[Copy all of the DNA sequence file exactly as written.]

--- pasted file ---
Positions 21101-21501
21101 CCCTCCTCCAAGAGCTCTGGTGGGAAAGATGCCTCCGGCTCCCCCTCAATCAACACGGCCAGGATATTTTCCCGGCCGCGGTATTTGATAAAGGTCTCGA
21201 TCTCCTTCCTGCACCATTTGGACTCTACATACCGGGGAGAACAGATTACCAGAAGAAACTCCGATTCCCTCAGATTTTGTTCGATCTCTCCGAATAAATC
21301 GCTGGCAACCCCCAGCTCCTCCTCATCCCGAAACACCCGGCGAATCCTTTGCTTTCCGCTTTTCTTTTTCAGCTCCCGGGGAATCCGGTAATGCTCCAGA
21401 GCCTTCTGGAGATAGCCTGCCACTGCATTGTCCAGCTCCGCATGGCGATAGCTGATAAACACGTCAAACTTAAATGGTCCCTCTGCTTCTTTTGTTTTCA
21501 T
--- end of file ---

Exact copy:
Positions 21101-21501
21101 CCCTCCTCCAAGAGCTCTGGTGGGAAAGATGCCTCCGGCTCCCCCTCAATCAACACGGCCAGGATATTTTCCCGGCCGCGGTATTTGATAAAGGTCTCGA
21201 TCTCCTTCCTGCACCATTTGGACTCTACATACCGGGGAGAACAGATTACCAGAAGAAACTCCGATTCCCTCAGATTTTGTTCGATCTCTCCGAATAAATC
21301 GCTGGCAACCCCCAGCTCCTCCTCATCCCGAAACACCCGGCGAATCCTTTGCTTTCCGCTTTTCTTTTTCAGCTCCCGGGGAATCCGGTAATGCTCCAGA
21401 GCCTTCTGGAGATAGCCTGCCACTGCATTGTCCAGCTCCGCATGGCGATAGCTGATAAACACGTCAAACTTAAATGGTCCCTCTGCTTCTTTTGTTTTCA
21501 T